Monarchs in Trouble
Older people often say that there were a lot more Monarchs when they were kids. It is easy to say, but harder to prove. It is very hard to count the population of a butterfly that migrates to fill a continent. The main way to count them is to calculate how much space the butterflies take up when they go to Mexico.
The good news is that Monarch populations are up 35% from last year. The bad news is that a 35% increase of a low number is still a low number. On average, the butterflies cover two hectares less over the last ten years compared to the previous ten years. A hectare is close to two and a half acres. Think of it as 2 and a half football fields. There are five football fields fewer Monarchs now than when I started raising them.
To imagine what a loss of five football fields of Monarchs on their wintering grounds looks like is hard. First, cover five football fields with a forest, then cover every tree with so many butterflies that it looks like the trees have a living carpet of Monarchs across each branch. Each football field sized forest would house millions of butterflies. All the Monarchs east of the Rocky Mountains empties into a forest in the Mexican Mountains. The population was up 35% last year, but still only covered about seven acres of land. The International Union for the Conservation of Nature puts the loss at 72% over the last ten years.
Many people see this loss as a call to action. What can we do to save the Monarch? This has taken many forms over the years. I started raising Monarch butterflies seventeen years ago to release them at my wedding. The Monarchs spent a day at Audubon before that in what was the first Monarch Butterfly Festival.
The Monarch population dropped from covering eleven hectares the year I was married to covering two hectares the following year. People then worried they would disappear forever. I responded like many people did: I began to raise and release Monarchs that I found as eggs. Over 80% of the Monarch eggs laid do not become adults, so grabbing some and raising them should boost the population. Unfortunately, there is no evidence that raising Monarchs raises the population that migrates to Mexico. There is some evidence that captive-bred Monarchs are weaker and more disease-ridden than their wild counterparts. Raising Monarchs is a great learning opportunity and a marvelous experience, but may not help the population at all.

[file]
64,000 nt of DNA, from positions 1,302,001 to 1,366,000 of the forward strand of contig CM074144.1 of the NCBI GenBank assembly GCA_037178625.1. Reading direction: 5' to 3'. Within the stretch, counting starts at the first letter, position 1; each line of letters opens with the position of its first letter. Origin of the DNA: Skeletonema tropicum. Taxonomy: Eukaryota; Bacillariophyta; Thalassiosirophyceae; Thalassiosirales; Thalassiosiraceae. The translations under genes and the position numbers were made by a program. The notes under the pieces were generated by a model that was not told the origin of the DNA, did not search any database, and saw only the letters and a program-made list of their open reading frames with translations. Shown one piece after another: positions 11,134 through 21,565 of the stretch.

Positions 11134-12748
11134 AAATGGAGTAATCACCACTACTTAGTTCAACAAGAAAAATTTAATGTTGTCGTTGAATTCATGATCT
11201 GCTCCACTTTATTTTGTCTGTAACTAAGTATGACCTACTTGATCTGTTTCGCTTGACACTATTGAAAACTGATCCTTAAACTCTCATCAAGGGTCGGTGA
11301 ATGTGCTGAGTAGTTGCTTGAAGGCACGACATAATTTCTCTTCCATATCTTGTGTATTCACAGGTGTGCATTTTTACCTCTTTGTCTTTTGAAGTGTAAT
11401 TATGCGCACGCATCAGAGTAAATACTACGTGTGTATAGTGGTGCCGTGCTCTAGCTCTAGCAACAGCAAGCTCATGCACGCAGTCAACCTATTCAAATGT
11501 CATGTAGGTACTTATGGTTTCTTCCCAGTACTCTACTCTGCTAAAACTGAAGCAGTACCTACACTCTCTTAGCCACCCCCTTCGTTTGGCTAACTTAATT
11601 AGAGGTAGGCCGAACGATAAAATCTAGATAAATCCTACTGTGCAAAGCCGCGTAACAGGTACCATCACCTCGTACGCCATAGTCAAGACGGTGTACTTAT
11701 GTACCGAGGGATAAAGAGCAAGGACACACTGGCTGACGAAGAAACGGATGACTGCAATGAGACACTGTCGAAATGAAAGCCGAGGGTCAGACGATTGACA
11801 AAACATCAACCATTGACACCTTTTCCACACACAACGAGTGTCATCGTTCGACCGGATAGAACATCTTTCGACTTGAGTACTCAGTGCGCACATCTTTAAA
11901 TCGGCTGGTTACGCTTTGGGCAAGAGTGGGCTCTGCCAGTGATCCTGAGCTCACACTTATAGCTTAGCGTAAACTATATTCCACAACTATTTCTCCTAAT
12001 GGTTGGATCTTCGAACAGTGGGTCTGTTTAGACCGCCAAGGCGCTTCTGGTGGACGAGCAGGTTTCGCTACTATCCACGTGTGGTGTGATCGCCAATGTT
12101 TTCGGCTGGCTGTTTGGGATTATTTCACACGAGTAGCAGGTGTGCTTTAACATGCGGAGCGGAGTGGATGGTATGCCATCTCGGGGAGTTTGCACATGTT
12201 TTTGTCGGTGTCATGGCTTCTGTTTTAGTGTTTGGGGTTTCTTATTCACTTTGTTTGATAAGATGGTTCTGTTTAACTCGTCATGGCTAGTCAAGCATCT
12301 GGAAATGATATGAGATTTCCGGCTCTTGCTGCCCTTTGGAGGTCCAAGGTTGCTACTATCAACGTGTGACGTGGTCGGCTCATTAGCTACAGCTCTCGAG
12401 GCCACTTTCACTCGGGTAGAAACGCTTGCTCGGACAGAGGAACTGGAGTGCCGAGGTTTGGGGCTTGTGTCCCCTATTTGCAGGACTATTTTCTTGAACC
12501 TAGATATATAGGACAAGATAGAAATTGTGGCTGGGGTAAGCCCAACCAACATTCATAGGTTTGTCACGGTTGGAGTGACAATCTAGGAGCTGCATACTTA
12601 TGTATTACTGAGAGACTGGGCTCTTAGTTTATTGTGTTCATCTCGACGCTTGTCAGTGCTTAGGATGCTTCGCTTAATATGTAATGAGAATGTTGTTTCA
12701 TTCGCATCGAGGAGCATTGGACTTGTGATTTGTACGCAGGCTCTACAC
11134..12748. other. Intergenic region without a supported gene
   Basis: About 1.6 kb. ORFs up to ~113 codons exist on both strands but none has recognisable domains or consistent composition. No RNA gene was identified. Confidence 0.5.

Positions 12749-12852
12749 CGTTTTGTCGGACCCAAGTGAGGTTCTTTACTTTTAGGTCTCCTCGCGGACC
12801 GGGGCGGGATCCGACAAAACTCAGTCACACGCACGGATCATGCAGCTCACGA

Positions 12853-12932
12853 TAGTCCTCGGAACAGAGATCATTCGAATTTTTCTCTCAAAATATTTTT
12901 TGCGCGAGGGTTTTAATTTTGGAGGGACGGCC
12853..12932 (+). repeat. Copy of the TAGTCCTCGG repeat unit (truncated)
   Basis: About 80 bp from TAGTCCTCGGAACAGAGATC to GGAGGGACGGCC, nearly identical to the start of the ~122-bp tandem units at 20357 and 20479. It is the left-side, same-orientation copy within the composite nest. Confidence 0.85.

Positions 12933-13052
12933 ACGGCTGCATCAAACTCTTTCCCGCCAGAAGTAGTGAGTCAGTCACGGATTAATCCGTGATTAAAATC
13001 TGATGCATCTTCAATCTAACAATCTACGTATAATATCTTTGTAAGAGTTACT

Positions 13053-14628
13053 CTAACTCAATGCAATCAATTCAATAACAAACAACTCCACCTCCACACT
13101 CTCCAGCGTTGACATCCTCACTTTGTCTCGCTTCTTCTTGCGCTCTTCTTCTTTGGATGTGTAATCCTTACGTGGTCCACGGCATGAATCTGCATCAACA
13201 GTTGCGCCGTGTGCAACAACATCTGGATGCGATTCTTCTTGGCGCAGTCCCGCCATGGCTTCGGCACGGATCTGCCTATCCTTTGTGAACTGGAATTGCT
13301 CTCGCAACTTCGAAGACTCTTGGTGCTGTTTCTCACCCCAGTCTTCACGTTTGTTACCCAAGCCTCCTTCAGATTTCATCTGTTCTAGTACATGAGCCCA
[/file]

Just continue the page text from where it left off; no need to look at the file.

One thing that people can do is plant milkweed. Milkweed is the only plant that Monarchs lay their eggs on and the only food the caterpillar will eat. Butterfly gardeners call this a host plant. This plant was once more common in the area, where it grew in vacant lots and old fields. As suburbs and homes spread through some old fields, and others grew up into forests, the amount of milkweed has gone down. Plant milkweed in your yard for Monarchs to lay eggs on.
The other issue is nectar plants. Monarch butterflies exclusively eat nectar from flowers, which makes them a nectarivore. They need flowers that they can eat from in the area, but also all through their fall migration to Mexico. Many Monarchs fatten up on the vast local fields of goldenrod in the fall, but I have seen migrating Monarchs in my yard all the way into October. The Xerces Society, which is dedicated to insects, has a list of plants that Monarchs love to eat on, including goldenrod, New England Aster, Butterflyweed, and Purple Coneflower. It must be hard to be an insect and fly over a thousand miles while searching for food, so planting some migration rest stops makes sense. Audubon has a Monarch Waystation filled with plants for Monarchs to lay eggs on and nectar plants to feed the adults.
Our yards are what we can control. We can plant milkweed and nectar plants for the Monarchs to make our tiny corner of the world a better habitat for them. It’s even better if we can get milkweed and flowers planted in the median strips of highways or in vacant lots to expand that needed habitat.
Monarchs problems are bigger than what we can control in our yard. Texas is having a drought this year, which is increasingly the case. Monarchs have to pass through this drought zone on their way to Mexico. Many Monarchs die there when the natural nectar sources dry up and die in the drought.
The Oyamel Fir forests where Monarchs spend the winter in the Mexican Mountains are also under threat. These stands are surrounded by illegal logging activity and subsistence farming that open up the stands of trees where the Monarchs spend the winter. This makes them more vulnerable to cold weather and may cause huge numbers of Monarch deaths in a cold year.
Herbicides and pesticide use in yard and farming kills many caterpillars and butterflies as well. Sometimes people don’t think about the butterflies and caterpillars they are trying to attract to their yard as they spray chemicals to eliminate the pests they want to leave the yard. Many butterflies accidentally die this way.
I think the best thing you can do is take positive action on the things you can control to help the Monarch. Plant milkweed. Plant nectar plants. Inspire wonder in friends, family and children by raising a caterpillar or two to inspire them to create some Monarch habitat in their yard. Every little bit helps. If we all do a little, and people all across the country do a little, maybe we can solve a continent-wide problem one yard at a time.
Audubon Community Nature Center builds and nurtures connections between people and nature. ACNC is located just east of Route 62 between Warren and Jamestown. Audubon has a Monarch Butterfly Festival on August 27 and Butterflies and Brews on August 26 for adults for those who want to learn more about Monarchs. The trails are open from dawn to dusk as is Liberty, the Bald Eagle. The Nature Center is open from 10 a.m. until 4:30 p.m. daily except Sunday when it opens at 1 p.m. More information is online at auduboncnc.org or at (716) 569-2345.